Integration with social networks is, by now, an expected perk of photography apps, with the ability to share work across platforms a component of almost any download. Facebook and Twitter feeds are rich with the color of filters included in the market’s more heavily-downloaded offerings - particularly Instagram and the aptly-titled Hipstamatic - and even the most thoroughly-tauted startups, like Color, have been forced to address user loneliness in the absence of external - or at least easy-to-use internal - social opportunity.
Differentiation, in this particular vein of the industry, is evidently difficult, especially with some apps already boasting a stranglehold on the market. Snapr, though, launched in 2010 by Edward Talbot and Rowan Wernham, features interaction of a different sort: real-time geotagging appended to a shared map. Whereas a Tweeted Instagram photo may list a location, Snapr pegs the image to that location for a shared visual experience, allowing users to scan their neighborhoods and immerse themselves in clusters of documented real-time activity. View images - filtered, if necessary, by tag, user, or city - of the action in a crowded stadium as an event takes place within, or simply track your friends’ nightly forages through views of their haunts. These images can be revisited and sorted by date as well as to create a cooperative visual diary. “We have always had a strong focus on location, and we have a map that brings people’s photos together by place and time,” Wernham said. “Because the photos are sorted by time, if I go back and view one of my old shots - say from SXSW in 2010 - then it’s kind of like I have been transported right back, because I see other people’s photos from that time, too.” The posted photos, particularly those from heavily-crowded areas, form a thick cloud on the map above a given locale, the contents of which can be quickly devoured.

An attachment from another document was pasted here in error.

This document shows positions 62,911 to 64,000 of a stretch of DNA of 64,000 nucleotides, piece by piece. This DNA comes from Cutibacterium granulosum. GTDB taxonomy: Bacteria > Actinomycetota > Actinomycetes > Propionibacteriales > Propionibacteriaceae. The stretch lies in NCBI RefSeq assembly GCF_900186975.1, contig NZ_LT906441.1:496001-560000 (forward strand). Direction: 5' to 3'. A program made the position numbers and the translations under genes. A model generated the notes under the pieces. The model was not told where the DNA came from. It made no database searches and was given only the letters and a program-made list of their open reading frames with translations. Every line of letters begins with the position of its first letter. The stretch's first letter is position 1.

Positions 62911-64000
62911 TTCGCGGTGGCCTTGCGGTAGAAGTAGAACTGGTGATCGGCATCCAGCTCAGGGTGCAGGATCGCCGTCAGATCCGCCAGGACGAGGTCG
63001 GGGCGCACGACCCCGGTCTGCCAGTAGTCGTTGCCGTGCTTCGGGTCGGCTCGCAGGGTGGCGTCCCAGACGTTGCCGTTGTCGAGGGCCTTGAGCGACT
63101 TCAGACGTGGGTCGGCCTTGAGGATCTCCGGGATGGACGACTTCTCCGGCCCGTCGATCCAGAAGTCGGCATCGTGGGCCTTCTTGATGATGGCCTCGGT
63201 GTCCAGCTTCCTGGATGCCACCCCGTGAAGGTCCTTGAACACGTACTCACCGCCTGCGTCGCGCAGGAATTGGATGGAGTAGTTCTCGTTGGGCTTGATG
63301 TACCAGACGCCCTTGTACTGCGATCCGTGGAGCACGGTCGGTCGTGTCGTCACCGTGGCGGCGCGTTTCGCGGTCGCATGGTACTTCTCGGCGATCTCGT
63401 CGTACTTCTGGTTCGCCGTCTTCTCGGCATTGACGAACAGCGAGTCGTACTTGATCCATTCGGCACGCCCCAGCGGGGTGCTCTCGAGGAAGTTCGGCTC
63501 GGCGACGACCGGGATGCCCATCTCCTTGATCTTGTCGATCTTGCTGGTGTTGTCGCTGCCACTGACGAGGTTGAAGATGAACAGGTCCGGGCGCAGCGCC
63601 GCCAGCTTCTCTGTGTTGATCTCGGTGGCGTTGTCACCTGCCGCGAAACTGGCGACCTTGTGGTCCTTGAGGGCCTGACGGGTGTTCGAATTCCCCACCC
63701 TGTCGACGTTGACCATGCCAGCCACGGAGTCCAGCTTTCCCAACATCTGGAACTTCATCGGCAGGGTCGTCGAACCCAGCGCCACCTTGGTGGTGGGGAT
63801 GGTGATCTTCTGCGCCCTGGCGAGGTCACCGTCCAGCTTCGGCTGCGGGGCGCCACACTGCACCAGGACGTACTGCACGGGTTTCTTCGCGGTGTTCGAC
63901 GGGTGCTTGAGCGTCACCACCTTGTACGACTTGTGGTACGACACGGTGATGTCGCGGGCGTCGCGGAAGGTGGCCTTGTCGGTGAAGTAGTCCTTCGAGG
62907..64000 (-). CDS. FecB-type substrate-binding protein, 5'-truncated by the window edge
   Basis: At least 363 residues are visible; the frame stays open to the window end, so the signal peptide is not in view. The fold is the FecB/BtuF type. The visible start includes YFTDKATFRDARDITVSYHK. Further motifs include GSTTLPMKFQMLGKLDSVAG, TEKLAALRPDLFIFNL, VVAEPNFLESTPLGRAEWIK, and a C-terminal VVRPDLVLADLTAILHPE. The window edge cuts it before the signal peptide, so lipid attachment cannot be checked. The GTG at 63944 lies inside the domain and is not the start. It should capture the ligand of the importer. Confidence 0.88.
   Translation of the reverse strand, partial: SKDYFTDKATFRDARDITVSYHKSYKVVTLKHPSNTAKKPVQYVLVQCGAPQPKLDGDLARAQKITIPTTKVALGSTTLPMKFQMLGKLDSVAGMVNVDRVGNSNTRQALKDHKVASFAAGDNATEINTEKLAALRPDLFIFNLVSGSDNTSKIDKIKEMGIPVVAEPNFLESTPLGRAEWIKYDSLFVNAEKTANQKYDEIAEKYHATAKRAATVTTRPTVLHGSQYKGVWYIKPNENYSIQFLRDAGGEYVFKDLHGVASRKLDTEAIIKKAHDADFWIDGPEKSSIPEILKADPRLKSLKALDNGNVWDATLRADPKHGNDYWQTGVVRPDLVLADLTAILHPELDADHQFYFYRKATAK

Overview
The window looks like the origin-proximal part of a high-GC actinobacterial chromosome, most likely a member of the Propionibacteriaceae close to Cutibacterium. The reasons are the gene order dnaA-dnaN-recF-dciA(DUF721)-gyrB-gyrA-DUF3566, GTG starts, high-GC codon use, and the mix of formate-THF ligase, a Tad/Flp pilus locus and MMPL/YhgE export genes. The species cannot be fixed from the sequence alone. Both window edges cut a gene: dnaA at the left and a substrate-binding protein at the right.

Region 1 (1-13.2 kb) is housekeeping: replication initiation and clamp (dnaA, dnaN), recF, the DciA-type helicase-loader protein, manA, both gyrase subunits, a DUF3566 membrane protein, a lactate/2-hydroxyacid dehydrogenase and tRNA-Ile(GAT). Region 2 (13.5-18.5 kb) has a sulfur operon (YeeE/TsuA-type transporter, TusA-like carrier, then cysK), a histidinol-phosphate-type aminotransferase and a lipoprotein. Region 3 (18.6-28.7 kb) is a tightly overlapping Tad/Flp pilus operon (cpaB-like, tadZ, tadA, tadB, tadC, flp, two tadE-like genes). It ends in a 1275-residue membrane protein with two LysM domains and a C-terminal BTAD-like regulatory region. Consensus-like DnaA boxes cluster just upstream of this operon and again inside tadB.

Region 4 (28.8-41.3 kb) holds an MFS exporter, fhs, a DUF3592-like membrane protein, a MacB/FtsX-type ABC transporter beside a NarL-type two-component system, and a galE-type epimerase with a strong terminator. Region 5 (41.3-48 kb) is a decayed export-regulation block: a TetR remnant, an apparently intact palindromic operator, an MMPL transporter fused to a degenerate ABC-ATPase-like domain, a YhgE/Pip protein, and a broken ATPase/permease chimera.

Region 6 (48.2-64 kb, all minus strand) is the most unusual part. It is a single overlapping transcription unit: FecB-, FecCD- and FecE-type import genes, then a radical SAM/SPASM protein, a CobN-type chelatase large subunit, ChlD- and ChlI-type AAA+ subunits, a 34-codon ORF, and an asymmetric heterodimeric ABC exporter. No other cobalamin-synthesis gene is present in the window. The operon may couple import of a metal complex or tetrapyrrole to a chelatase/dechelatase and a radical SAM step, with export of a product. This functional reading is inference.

Of course, the app - available for Apple iOS and online - has a social component of its own that allows users to follow and comment on one another’s work, and it connects to Facebook, Twitter, Tumblr, and Foursquare. “We have found a nice balance where you can have your feed with maybe hundreds of people that you follow, and then also have five to six of your current best friends where you don't want to miss anything they post,” Wernham said. “We are also trying to find interesting ways to showcase good photographers and bring popular content into the foreground, such as our cities page that shows the top ten photos in major cities for each week over the last month.” In early 2011, with this in mind, Snapr opened an API to expand this network by allowing competitors to utilize the brand’s features as their own. Now sharing capabilities, photo streams, and mapping can be harnessed by Instagram, Hipstamatic, and others in a self-serving manner that will, in turn, enrich Snapr’s interface. Rather than undermine opponents - a potentially costly venture - the team at Snapr has made thorough use of their content. “I think ultimately people want good social features and a way to see what other people are doing with these photo sharing apps, but no one wants to join a new network for every app, and existing services like Facebook, etc., aren't always the right platform for sharing a constant stream of photos,” Wernham explained. “We would love for Snapr to become a hub for all sorts of social photo-sharing activity, and we would like to do that in a way that accommodates content from lots of different apps.”
Snapr’s lure, for the time being, is the steady stream of updates spread across a map on a user’s phone or computer, a service expected to better itself as outside developers take advantage. This expansion, Wernham said, is their current focus. “Our next major release will be all about the developer platform - streamlining the process of building apps and providing lots of resources for developers,” he explained. “We hope to provide tools for people to create their own niche apps around location social photo-sharing. That brings value to the Snapr ecosystem as a whole, and also allows people to create their own areas of value.” The opportunity to share photos in one way or another is nothing new, but the API-move seems a conscious maneuver to appropriate content in a way users haven’t seen before. As of early September, four additional apps - iSupr8, BadgePlz, Snapfinch, and GeoDiary 2 - have made video and customization features of Snapr, demonstrating the app’s growing potential from both a technological and marketing standpoint. A thorough update just under its belt, Snapr seems poised to redefine not just its own network but that of its competition as well.